| 8 December 2023, Friday |

Aid heading into Gaza ‘critically insufficient’: Humanitarian organizations

Humanitarian organizations have issued a warning, stating that the limited aid entering the Gaza Strip is vastly inadequate in comparison to the immense humanitarian needs in the besieged enclave.
A first convoy of 20 trucks arrived in Gaza through the Rafah crossing with Egypt on Saturday, but efforts to deliver supplies to the besieged enclave have been held up by Israeli demands to verify aid. Israel has allowed limited supplies of food, water, and medicines to enter the Palestinian state but has declined to permit the entry of fuel into Gaza due to concerns about potential use by Hamas.
Some trucks were transporting aid to Palestinian civilians in Gaza on Tuesday, the United Nations said as US President Joe Biden dubbed humanitarian efforts to deliver help via a crossing from Egypt as “not fast enough.”

At the International Committee of the Red Cross, Jessica Moussan, Media Advisor in the Middle East, told Al Arabiya English, that the recent aid received in Gaza, while welcome, “is critically insufficient.”

“Prior to the escalation, Gaza required 600 trucks of provisions to barely meet needs; presently, only a handful make it through,” she said. “This minimal assistance is dwarfed by the enormity of the situation, particularly with health facilities in dire conditions.”

“Surgeons, working around the clock, report unprecedented levels of mass casualties, and many hospitals are virtually non-functional. Wastewater treatment plants are shutting down, and with no fuel to run desalination units, access to potable water is dwindling, heightening the threat of disease outbreaks.”

She said that the humanitarian crisis in Gaza is reaching “unprecedented levels” with its already extremely fragile infrastructure “on the brink of total collapse.”

“Hospitals, the lifeline for countless injured, are alarmingly close to shutting down due to shortages, forcing medical professionals to work in unimaginable conditions, unsure if their own families have survived.”

“Essential utilities like electricity and water are scarce, putting the most vulnerable at even higher risk, from newborns in incubators to the elderly relying on life-sustaining machines. It is the civilians, especially the youth, who bear the brunt, growing up in a world defined by closed borders, recurrent conflict, and a darkening future.”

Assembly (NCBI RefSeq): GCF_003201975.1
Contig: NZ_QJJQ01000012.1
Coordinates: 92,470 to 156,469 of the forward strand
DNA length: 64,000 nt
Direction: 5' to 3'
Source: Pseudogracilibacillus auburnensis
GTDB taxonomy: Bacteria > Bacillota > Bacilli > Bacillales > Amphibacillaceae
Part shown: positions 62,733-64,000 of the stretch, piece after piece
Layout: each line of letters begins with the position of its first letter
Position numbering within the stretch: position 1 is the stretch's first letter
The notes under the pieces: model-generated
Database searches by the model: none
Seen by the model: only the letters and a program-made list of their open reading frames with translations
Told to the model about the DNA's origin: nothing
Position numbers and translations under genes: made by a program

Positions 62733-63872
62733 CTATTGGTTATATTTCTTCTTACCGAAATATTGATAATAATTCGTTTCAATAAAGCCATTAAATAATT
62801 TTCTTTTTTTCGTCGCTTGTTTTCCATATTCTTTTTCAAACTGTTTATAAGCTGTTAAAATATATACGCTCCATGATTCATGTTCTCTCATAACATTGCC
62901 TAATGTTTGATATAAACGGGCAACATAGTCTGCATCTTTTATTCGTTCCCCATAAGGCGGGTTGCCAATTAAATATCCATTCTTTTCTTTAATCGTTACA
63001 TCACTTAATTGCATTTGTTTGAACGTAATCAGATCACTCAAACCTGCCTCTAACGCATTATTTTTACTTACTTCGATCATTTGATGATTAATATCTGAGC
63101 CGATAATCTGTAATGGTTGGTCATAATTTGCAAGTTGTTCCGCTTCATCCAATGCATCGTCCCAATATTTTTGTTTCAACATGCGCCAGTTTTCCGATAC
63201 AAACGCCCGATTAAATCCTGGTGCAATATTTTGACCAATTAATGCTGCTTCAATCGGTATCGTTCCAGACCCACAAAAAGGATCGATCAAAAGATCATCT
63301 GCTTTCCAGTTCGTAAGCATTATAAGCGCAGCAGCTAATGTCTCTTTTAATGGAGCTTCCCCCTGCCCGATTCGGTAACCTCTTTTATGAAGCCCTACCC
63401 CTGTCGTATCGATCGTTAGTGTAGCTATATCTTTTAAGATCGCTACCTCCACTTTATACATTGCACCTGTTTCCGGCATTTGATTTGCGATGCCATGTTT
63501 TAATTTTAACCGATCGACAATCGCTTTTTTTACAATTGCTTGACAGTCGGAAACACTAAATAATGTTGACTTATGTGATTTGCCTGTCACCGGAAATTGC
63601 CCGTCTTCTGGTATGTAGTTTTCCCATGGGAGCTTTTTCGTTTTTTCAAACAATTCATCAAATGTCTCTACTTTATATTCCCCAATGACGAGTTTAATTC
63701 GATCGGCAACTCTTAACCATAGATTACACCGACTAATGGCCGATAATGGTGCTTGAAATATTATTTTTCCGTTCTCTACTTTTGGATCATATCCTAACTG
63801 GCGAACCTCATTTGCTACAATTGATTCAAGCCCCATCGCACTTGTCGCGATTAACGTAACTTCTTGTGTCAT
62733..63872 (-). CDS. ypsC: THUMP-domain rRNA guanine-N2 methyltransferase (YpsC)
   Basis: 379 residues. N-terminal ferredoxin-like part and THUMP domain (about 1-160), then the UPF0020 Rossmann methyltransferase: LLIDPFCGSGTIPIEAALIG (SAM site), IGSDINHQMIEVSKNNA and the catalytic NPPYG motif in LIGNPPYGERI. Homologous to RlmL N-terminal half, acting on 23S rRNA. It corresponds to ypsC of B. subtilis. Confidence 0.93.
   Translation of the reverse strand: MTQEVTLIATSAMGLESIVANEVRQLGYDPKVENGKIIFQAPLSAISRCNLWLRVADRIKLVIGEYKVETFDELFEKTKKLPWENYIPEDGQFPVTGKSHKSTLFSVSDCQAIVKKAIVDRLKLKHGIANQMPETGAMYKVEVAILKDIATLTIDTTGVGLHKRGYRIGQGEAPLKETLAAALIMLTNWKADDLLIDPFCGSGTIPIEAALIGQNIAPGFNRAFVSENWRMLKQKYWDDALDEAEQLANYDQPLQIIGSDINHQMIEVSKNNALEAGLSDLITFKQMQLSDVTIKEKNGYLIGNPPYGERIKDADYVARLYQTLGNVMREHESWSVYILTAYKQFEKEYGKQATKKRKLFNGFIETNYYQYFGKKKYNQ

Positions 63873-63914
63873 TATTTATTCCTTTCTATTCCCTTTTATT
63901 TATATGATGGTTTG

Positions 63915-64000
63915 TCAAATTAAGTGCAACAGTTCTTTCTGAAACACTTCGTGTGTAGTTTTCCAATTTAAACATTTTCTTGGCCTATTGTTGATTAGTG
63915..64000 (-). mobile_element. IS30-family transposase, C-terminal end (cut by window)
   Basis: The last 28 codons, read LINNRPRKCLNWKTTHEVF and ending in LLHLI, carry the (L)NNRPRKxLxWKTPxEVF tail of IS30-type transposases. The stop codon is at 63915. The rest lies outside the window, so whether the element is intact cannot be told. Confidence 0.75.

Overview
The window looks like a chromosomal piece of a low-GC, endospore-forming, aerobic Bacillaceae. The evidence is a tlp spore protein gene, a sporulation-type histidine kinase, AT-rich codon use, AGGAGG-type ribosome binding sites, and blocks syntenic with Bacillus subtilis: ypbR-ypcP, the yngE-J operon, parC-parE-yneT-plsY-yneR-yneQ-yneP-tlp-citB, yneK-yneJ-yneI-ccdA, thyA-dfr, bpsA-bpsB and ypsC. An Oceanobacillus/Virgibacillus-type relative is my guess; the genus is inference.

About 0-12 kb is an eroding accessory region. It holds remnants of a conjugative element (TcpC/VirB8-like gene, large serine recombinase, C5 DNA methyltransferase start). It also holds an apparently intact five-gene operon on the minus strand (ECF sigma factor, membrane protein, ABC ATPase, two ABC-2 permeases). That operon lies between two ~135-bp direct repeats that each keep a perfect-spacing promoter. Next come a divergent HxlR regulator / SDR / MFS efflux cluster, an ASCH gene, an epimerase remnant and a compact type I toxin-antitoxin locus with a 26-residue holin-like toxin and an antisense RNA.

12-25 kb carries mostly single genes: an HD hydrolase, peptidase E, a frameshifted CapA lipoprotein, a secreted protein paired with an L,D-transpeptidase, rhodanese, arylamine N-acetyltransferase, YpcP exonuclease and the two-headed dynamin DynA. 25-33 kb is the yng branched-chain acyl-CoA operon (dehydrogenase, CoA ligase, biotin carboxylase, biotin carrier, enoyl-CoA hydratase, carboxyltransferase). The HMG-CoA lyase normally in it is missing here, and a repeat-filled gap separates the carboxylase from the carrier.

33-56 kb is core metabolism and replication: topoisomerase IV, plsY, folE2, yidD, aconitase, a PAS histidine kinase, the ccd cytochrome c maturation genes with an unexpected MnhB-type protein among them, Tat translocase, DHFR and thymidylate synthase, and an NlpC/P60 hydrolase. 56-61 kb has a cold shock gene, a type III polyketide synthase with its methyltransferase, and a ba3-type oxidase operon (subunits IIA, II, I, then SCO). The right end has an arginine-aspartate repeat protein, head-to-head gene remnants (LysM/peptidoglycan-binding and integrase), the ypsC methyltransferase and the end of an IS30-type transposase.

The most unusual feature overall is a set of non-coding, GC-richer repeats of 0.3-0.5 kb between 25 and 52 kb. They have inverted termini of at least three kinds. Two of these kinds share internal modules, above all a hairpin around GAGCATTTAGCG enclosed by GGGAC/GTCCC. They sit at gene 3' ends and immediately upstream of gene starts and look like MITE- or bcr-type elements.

Juliette Touma, the spokesperson for the United Nations Relief and Works Agency for Palestine Refugees in the Near East (UNRWA), has also expressed a sense of urgency, stating on Tuesday, “Without immediate access to fuel, we will be compelled to cease our operations in the Gaza Strip.”

She emphasized that if the fuel blockade continues, the agency’s work will come to a halt, with time rapidly running out.
The World Health Organization said in a statement on Tuesday that medicines and health supplies had been delivered to three key referral hospitals in southern Gaza but that it still needed to reach the north of the Palestinian enclave, one of the most densely-populated places in the world.

“We still have not been able to reach the hospitals in the north with the medical supplies or the desperately needed fuel,” said Dr Rick Brennan, WHO Regional Emergencies Director for Eastern Mediterranean Region.

Brennan said one-third of hospitals in the Gaza Strip were now non-functional at a time when the medical burden is enormous, and that some two-thirds of clinics are not functioning.

“We are on our knees asking for that sustained, scaled up, protected humanitarian operation,” he said.

“We appeal to all of those in a situation to make a decision or to influence decision-makers to give us the humanitarian space to address this human catastrophe.”

Rafah is the main crossing in and out of Gaza that does not border Israel. It has become the focus of efforts to deliver aid since Israel imposed a “total siege” of the enclave in retaliation for an attack by Hamas militants on October 7.

The siege has seen Israel cut off food supplies, water, electricity, and fuel. Humanitarian organizations have criticized the move as a form of collective punishment that may amount to a war crime under international law.

Israel has vowed “total destruction” in Gaza to wipe out Hamas militants, but international rights organizations have warned that the ongoing bombardment has led to a catastrophic humanitarian crisis.

  • alarabiya